After Sunday’s 1-0 win over Everton, caretaker boss Kevin MacDonald explained that he was going to make a decision on Monday over whether he wanted to be a candidate. Villa’s players certainly showed they wanted him, defending heroically through a second half battering as they clung on to Luke Young’s first half goal.
But does the club’s position mean their efforts were in vain? MacDonald remains the favourite for the job, but does three games count as experience? If not, then even if he decides he is ready to step up to the plate he has got no chance.
It is a peculiar stance, anyway. Carlo Ancelotti had no experience of managing in the Premier League when he turned up at Stamford Bridge at the start of last season. A League and FA Cup double later, he will spend the international break top of the table with the division’s only 100 per cent record, and his team favourites to retain their title.
Tony Pulis, whose Stoke side were beaten 2-0 at Stamford Bridge, had not managed in the top flight either before winning promotion and he has not done so badly in two seasons, has he?
In fact, only eight of the current top bosses had “experience of managing in the Premier League” before they began their current jobs. Sir Alex Ferguson had only worked in Scotland before Manchester United took him to Old Trafford. If they had applied the Villa rule then the greatest managerial career in modern sport might never have happened.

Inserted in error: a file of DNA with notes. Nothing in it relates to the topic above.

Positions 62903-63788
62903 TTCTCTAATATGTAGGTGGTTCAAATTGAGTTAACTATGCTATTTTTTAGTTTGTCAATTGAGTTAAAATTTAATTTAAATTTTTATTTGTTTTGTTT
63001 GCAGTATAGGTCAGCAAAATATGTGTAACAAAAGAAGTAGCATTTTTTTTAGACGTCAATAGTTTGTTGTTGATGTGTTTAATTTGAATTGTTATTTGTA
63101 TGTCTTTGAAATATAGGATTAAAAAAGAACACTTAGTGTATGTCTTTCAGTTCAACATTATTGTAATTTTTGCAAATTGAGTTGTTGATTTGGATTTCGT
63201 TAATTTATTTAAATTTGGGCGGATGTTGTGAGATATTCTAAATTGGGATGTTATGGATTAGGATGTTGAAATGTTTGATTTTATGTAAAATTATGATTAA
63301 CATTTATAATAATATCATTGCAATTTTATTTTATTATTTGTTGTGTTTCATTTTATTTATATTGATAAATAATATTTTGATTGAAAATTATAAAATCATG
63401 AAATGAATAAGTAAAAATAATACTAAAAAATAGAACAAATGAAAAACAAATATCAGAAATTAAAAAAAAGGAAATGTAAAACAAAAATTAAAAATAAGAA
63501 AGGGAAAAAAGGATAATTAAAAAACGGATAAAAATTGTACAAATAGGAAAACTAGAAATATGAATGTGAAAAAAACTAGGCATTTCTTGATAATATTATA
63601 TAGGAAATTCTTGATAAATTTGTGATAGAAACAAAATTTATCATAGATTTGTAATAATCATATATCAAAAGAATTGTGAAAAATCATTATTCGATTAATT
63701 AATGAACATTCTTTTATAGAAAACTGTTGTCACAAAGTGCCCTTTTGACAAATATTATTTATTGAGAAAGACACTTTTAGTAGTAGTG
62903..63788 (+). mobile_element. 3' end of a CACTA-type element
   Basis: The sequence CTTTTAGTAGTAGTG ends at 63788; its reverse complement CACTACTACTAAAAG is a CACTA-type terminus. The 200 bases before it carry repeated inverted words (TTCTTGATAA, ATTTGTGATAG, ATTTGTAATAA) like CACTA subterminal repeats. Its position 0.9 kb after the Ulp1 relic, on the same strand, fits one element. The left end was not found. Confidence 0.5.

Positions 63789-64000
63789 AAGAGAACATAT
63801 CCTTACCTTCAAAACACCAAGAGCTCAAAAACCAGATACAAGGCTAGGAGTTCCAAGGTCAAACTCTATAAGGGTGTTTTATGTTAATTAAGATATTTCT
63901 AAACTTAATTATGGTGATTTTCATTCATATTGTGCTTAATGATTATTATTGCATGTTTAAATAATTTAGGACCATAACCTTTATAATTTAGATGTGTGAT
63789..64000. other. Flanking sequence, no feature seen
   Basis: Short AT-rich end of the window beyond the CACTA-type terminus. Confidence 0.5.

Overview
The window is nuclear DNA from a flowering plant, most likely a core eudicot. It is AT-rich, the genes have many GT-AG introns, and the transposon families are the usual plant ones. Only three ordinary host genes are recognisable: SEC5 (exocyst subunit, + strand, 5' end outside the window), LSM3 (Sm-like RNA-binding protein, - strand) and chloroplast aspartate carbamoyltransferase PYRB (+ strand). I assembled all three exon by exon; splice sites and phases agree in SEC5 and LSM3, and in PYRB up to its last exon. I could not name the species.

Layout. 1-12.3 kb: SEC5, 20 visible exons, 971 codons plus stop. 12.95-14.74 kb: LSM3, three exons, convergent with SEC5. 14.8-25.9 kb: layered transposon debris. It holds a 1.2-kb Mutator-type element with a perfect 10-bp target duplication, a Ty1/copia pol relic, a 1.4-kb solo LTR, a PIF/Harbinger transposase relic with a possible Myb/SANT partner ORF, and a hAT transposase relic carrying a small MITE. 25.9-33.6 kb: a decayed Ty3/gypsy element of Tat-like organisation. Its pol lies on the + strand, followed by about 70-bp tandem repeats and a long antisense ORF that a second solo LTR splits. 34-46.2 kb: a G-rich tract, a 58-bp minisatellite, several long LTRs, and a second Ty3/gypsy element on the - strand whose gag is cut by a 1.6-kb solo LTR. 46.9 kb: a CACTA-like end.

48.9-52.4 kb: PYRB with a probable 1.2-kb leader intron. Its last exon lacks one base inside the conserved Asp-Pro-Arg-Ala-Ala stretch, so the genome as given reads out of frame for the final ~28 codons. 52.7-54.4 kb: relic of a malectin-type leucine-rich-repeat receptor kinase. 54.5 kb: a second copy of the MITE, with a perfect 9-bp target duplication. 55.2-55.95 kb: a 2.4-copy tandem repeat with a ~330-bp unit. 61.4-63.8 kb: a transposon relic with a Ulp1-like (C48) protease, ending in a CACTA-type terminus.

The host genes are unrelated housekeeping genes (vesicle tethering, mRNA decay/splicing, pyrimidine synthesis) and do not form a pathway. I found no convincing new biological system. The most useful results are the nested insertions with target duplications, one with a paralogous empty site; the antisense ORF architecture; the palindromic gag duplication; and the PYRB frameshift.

Fergie is still on top of his game all these years later, as demonstrated when Wayne Rooney ended his goal drought and United strolled to a 3-0 win over West Ham. Top flight experience does not seem to be doing Avram Grant too much good, does it?
Arsene Wenger was memorably dismissed as “Arsene who?” by one newspaper when he took the job at Highbury back in September 1996. It is just as well the Gunners board had a wider view of the game than Randy Lerner. A 2-1 win at Blackburn where Sam Allardyce worked for both Bolton and Newcastle before taking over underlined that the Gunners deserve to be third favourites for Wenger’s fourth title.
Roberto Mancini did not have experience of managing in England, of course, before he was handed the job of moulding Manchester City’s Ã‚Â£200m team together. Does a 1-0 defeat at Sunderland mean he is not up to it? It was hardly the boss’s fault that Carlos Tevez missed one of the easiest chances you will ever see.
Liverpool’s Roy Hodgson did tick the “experienced” box when he went to Anfield this summer, which no doubt helped him persuade Fernando Torres to stay. The Spanish striker got the only goal in a 1-0 win over West Brom, whose boss Roberto Di Matteo is new to the top flight.
Then there is the wonderful Ian Holloway, getting his first taste of the top the hard way, but making it four points from three games after a 2-2 draw with Fulham in Blackpool’s first home game. Alex McLeish had also not managed in England before he started work at Birmingham, but a 2-2 draw at Bolton keeps his team undefeated.
Chris Hughton is a good example for MacDonald. He had been a number two for years before he was asked to step up at Newcastle. The signs of Saturday’s 1-1 draw at Wolves were that he has adjusted perfectly well.
There are few more experienced than Harry Redknapp, but he still could not stop Tottenham throwing away points as they lost 1-0 at home to Wigan (managed by Roberto Martinez, who wouldn’t have got his job year ago under the Villa principle).
The bottom line is that Villa owner Randy Lerner’s stance makes Alan Curbishley and Gareth Southgate strong contenders if MacDonald doesn’t get the chance. Would either be better qualified than the likes of Jurgen Klinsmann or Ronald Koeman? Answers on a postcard addressed to Villa Park.
Reproduced with permission from betting.betfair.com. Ã‚Â© The Sporting Exchange Limited
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